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Tar Heels reach Final Four behind May, McCants

SYRACUSE, N.Y. (AP) -- No one sacrificed more than Rashad McCants
to make sure North Carolina got back to the Final Four. So it was
only fitting that he made the plays when the Tar Heels needed him
most.

The star guard, no longer the team's leading scorer this year
while accepting a more team-oriented role, swished a clutch
3-pointer and had two huge defensive stops down the stretch,
leading top-seeded North Carolina past Wisconsin 88-82 Sunday in
the final of the Syracuse Regional.

Sean May led the Tar Heels (31-4) with 29 points and 12
rebounds, and Raymond Felton added 17 points -- including four free
throws in the final minute to seal it. But it was McCants who did
the most to end a marvelous run by the sixth-seeded Badgers (25-9)
and send the Tar Heels to the Final Four for the first time since
2000.

They will play Michigan State, which beat Kentucky 94-88 in
double overtime, next Saturday in St. Louis. The game will start 40 minutes after Louisville takes on Illinois at 6:07 p.m. ET on CBS.

With North Carolina clinging to a three-point lead, McCants
jumped high to swat away a 3 by Clayton Hanson with about 2 minutes
left, Hanson's only miss of the second half from beyond the arc.
Later, when Kammron Taylor drove to the basket, McCants again was
there to stop him.

"I knew they were going to come at me," McCants said. "I took
that as an assignment and shut him down."

Wisconsin closed within three again on an alley-oop dunk by
Alando Tucker before McCants made his 3-pointer, coming off a
screen by Marvin Williams to give North Carolina an 81-75 lead. He
finished with 21 points.

That proved to be enough, and when the final buzzer sounded,
McCants and Felton spent several seconds embracing in the lane
while teammates quickly donned hats that read "Syracuse Regional
Champions."

Coach Roy Williams advanced to the Final Four for the fifth time
in his career; after four trips with Kansas, he's taking his alma
mater in only his second season there.

"It's special, there's no question about it," Williams said.
"I loved 15 years at Kansas. I loved those four times there. But I
did go to school here, my wife went to school here, my son went to
school here and my daughter went to school here. It is special."

One by one, he sent his players up a ladder to cut down nets on
both ends of the court. He did the same when North Carolina
clinched its first outright Atlantic Coast Conference
regular-season title since 1993, choosing to ignore any criticism
for celebrating before the NCAA Tournament.

No one could blame him this time.

"It's an unbelievable feeling," May said. "It just didn't
seem real. The emotions were indescribable. You have to go through
it yourself."

Tucker scored 25 points for the Badgers, who -- despite their
reputation for steady and methodical offense -- never once tried to
slow the pace. They scored more than 80 points for only the third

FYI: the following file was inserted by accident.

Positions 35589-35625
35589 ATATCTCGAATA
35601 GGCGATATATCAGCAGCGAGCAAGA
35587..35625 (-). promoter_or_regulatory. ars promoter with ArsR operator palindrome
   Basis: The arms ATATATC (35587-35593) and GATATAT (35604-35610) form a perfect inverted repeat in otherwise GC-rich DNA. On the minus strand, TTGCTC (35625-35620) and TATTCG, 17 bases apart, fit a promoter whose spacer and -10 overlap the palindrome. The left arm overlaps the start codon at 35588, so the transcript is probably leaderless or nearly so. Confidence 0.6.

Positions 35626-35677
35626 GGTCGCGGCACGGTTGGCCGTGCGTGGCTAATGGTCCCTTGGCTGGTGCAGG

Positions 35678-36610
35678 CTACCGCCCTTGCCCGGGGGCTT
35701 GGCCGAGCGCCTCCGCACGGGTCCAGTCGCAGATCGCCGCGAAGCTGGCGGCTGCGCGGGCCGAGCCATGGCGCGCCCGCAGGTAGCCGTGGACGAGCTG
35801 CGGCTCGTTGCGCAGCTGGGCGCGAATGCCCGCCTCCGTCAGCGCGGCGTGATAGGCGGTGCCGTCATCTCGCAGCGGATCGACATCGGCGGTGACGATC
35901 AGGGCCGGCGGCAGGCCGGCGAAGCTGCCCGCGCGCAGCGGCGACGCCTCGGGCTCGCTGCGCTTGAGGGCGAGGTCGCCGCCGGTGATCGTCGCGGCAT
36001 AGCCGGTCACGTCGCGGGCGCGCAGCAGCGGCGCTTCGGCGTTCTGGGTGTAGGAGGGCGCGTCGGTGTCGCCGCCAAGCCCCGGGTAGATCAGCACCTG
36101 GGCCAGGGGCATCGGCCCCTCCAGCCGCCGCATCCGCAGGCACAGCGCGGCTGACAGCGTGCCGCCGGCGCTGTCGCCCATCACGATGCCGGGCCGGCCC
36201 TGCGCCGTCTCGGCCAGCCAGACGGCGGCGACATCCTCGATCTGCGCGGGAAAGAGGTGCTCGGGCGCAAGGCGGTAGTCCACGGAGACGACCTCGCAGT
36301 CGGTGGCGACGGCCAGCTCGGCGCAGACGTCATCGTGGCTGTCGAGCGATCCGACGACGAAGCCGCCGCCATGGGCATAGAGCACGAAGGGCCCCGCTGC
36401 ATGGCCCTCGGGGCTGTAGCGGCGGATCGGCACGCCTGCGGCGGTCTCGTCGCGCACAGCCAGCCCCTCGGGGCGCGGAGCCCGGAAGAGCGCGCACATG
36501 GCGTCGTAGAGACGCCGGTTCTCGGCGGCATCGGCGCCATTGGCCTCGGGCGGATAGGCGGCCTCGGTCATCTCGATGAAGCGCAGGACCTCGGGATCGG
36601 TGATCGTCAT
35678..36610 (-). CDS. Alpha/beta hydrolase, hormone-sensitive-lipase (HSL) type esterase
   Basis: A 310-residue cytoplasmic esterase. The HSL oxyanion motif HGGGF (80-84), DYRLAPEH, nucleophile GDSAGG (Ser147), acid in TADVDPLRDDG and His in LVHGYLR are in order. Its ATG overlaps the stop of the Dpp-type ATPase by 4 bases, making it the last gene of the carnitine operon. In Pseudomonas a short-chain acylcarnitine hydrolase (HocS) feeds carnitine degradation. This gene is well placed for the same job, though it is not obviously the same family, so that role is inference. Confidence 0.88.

time this season and the first since Dec. 27.

Still, they stayed close throughout, led by Tucker and the
shooting of Hanson, a former walk-on. He scored 15 points -- all on
3s -- after averaging only 6.2 coming into the regional.

"Any time the season ends like this, it's emotional," Hanson
said. "Five years down the road, I'll be proud of it. But, right
now, it stinks."

Hanson's final points came with 8:48 left, nailing a jumper
after Mike Wilkinson passed out of a double team. That cut the Tar
Heels' lead to 68-67, and although Wisconsin never led down the
stretch, the margin never was greater than five until the final
seconds.

Wilkinson scored from the baseline with 3:52 remaining to bring
the Badgers within a single point, and after Felton clanged a
3-pointer off the rim, Wisconsin had a chance for the lead. But
Taylor missed from the lane and May was there for the rebound,
leading to two free throws from Marvin Williams to make it 76-73.

That's when Hanson tried again to tie it, and McCants made sure
he didn't.

"I was in the right place at the right time," he said.

The leading scorer in the ACC last season as a sophomore,
McCants' average went down more than four points to 15.8. His shots
are way down and his assists are up -- he has more assists than
turnovers for the first time in his career. He was first-team all
conference in the ACC last year; his junior year he slipped to
third-team all conference.

Meanwhile, May has become the No. 1 offensive option. The burly
center certainly was that in this victory, shooting 13-of-19 to
reach double figures for the 19th straight game.

In 14 of those, he's also grabbed at least 10 rebounds, an
incredible stretch that led to him being selected second-team
All-America.

"There's not a lot of guys built like him, and he knows how to
use his body," Wisconsin coach Bo Ryan said. "If the big man
isn't scoring, he's not going to get the ball."

Game notes
Wisconsin reserve C Greg Stiemsma scored two points in the
first half, his first points since finishing with a career-high
four against Michigan on Feb. 16. He was in for three minutes after
playing less than one combined in the previous five. ... Tar Heels
F Jawad Williams had two layups in less than a minute in the second
half, both off passes from May, and finished with six points after
totaling only three in the previous two games.